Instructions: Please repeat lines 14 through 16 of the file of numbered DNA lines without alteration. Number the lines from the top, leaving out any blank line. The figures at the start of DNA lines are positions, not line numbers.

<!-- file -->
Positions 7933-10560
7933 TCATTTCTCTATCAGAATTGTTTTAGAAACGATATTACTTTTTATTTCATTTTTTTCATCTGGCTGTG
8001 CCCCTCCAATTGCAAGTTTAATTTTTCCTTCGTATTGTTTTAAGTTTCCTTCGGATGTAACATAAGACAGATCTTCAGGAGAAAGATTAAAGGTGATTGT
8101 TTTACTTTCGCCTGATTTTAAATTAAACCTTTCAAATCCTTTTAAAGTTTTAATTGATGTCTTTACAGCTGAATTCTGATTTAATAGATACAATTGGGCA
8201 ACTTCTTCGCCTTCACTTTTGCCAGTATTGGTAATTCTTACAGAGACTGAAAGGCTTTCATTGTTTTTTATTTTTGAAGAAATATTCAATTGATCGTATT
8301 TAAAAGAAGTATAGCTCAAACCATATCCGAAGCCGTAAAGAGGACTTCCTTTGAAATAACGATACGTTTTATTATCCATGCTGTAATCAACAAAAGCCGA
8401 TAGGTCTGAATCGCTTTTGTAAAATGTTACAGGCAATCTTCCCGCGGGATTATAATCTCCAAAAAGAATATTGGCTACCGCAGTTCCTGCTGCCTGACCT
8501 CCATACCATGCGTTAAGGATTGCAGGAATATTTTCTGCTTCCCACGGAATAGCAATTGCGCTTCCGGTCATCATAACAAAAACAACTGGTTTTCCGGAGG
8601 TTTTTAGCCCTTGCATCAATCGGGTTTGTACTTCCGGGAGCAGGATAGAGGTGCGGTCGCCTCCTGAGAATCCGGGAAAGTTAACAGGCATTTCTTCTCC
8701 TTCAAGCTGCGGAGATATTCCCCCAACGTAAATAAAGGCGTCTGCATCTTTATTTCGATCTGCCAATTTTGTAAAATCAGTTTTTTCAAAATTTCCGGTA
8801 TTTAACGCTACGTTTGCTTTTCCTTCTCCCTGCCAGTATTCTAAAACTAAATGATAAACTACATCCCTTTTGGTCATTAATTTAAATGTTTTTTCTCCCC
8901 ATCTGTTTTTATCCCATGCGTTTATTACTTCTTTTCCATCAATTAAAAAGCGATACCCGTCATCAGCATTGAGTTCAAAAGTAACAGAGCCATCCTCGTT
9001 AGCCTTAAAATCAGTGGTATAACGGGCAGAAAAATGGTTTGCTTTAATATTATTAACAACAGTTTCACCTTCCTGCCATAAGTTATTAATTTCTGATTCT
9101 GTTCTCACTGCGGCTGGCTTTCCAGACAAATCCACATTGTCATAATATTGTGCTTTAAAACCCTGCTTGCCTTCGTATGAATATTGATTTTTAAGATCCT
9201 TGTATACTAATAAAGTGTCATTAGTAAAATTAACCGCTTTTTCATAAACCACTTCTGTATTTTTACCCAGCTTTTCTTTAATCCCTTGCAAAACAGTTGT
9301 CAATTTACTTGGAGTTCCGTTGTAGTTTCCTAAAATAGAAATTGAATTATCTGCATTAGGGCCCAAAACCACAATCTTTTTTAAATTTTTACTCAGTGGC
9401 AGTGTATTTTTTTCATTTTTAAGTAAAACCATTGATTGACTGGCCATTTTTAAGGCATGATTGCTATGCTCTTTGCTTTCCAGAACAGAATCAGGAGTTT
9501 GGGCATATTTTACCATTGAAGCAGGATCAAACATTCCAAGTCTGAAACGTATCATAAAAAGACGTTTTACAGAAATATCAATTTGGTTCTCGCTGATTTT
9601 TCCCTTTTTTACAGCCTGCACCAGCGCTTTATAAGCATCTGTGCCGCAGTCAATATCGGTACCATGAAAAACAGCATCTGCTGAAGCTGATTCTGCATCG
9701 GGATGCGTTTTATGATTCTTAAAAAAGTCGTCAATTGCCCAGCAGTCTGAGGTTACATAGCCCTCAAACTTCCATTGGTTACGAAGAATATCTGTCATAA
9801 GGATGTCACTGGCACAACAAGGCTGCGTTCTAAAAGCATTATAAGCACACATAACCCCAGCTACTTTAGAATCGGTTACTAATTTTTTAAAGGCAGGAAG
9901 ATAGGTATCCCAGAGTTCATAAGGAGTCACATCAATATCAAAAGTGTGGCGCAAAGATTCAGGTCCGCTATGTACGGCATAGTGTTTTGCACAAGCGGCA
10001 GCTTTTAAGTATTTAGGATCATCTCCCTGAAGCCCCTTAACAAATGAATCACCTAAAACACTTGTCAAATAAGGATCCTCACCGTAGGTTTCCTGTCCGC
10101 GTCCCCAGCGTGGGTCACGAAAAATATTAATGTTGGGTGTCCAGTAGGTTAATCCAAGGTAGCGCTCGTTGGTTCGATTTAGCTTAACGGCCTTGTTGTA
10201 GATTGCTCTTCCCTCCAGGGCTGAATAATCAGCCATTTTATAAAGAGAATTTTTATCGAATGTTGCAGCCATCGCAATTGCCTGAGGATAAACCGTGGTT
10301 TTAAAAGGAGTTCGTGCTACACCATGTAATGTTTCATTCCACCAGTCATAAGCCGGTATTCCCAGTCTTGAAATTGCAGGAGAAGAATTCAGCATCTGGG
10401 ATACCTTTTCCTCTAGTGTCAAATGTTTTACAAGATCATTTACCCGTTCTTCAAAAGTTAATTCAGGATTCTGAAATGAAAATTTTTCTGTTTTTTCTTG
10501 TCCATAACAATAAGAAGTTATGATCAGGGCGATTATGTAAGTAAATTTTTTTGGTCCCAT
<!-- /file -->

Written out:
9101 GTTCTCACTGCGGCTGGCTTTCCAGACAAATCCACATTGTCATAATATTGTGCTTTAAAACCCTGCTTGCCTTCGTATGAATATTGATTTTTAAGATCCT
9201 TGTATACTAATAAAGTGTCATTAGTAAAATTAACCGCTTTTTCATAAACCACTTCTGTATTTTTACCCAGCTTTTCTTTAATCCCTTGCAAAACAGTTGT
9301 CAATTTACTTGGAGTTCCGTTGTAGTTTCCTAAAATAGAAATTGAATTATCTGCATTAGGGCCCAAAACCACAATCTTTTTTAAATTTTTACTCAGTGGC